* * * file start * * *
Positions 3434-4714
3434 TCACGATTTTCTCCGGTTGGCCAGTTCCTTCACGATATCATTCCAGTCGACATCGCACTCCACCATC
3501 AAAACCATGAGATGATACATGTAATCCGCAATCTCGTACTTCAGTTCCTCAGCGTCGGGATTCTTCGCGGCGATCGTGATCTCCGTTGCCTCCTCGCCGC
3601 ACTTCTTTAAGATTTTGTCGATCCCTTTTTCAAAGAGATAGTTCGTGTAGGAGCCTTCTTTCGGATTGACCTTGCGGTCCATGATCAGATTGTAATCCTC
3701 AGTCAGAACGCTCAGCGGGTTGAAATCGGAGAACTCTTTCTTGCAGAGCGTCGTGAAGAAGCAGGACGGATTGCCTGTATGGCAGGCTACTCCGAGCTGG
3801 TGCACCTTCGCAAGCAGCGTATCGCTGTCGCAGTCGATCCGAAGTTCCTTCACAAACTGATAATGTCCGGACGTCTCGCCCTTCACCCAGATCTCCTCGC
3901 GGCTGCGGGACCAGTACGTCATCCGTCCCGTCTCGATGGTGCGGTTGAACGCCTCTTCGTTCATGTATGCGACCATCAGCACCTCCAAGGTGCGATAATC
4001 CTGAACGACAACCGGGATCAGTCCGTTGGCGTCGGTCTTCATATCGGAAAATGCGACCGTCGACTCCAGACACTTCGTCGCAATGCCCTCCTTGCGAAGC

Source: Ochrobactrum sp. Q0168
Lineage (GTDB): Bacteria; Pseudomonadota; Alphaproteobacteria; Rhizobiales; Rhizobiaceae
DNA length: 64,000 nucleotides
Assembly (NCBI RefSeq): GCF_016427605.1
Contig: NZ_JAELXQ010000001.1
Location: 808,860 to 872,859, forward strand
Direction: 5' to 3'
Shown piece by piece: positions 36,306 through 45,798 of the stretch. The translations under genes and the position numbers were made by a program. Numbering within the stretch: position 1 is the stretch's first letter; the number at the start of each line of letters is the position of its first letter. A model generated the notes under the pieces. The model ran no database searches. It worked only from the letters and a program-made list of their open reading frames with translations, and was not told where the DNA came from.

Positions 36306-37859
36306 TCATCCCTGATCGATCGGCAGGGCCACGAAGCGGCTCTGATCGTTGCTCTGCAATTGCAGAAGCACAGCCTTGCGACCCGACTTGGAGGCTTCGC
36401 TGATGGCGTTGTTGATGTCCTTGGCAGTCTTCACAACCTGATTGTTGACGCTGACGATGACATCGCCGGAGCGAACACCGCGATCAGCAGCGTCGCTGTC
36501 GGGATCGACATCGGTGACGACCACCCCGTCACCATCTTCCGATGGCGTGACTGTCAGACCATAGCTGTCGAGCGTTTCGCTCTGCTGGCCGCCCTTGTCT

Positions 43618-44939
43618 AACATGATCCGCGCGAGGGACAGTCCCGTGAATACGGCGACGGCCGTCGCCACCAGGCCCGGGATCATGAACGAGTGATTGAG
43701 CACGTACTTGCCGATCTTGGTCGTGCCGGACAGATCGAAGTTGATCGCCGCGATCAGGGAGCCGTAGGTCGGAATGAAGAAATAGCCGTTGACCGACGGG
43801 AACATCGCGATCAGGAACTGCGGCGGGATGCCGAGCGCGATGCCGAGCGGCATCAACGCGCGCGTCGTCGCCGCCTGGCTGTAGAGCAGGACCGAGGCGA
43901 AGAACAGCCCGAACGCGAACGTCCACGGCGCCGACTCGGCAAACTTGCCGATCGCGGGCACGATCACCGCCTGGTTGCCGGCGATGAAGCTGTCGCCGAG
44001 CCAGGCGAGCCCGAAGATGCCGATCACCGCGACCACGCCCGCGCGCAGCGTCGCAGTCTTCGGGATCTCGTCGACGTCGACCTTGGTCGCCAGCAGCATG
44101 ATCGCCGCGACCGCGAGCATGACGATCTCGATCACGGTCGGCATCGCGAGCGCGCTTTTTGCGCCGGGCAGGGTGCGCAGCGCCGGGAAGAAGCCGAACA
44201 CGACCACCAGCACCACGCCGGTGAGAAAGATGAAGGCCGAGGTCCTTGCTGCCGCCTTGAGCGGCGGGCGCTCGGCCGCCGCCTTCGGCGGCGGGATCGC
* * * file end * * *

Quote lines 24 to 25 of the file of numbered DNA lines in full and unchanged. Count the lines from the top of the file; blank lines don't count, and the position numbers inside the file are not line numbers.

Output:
43801 AACATCGCGATCAGGAACTGCGGCGGGATGCCGAGCGCGATGCCGAGCGGCATCAACGCGCGCGTCGTCGCCGCCTGGCTGTAGAGCAGGACCGAGGCGA
43901 AGAACAGCCCGAACGCGAACGTCCACGGCGCCGACTCGGCAAACTTGCCGATCGCGGGCACGATCACCGCCTGGTTGCCGGCGATGAAGCTGTCGCCGAG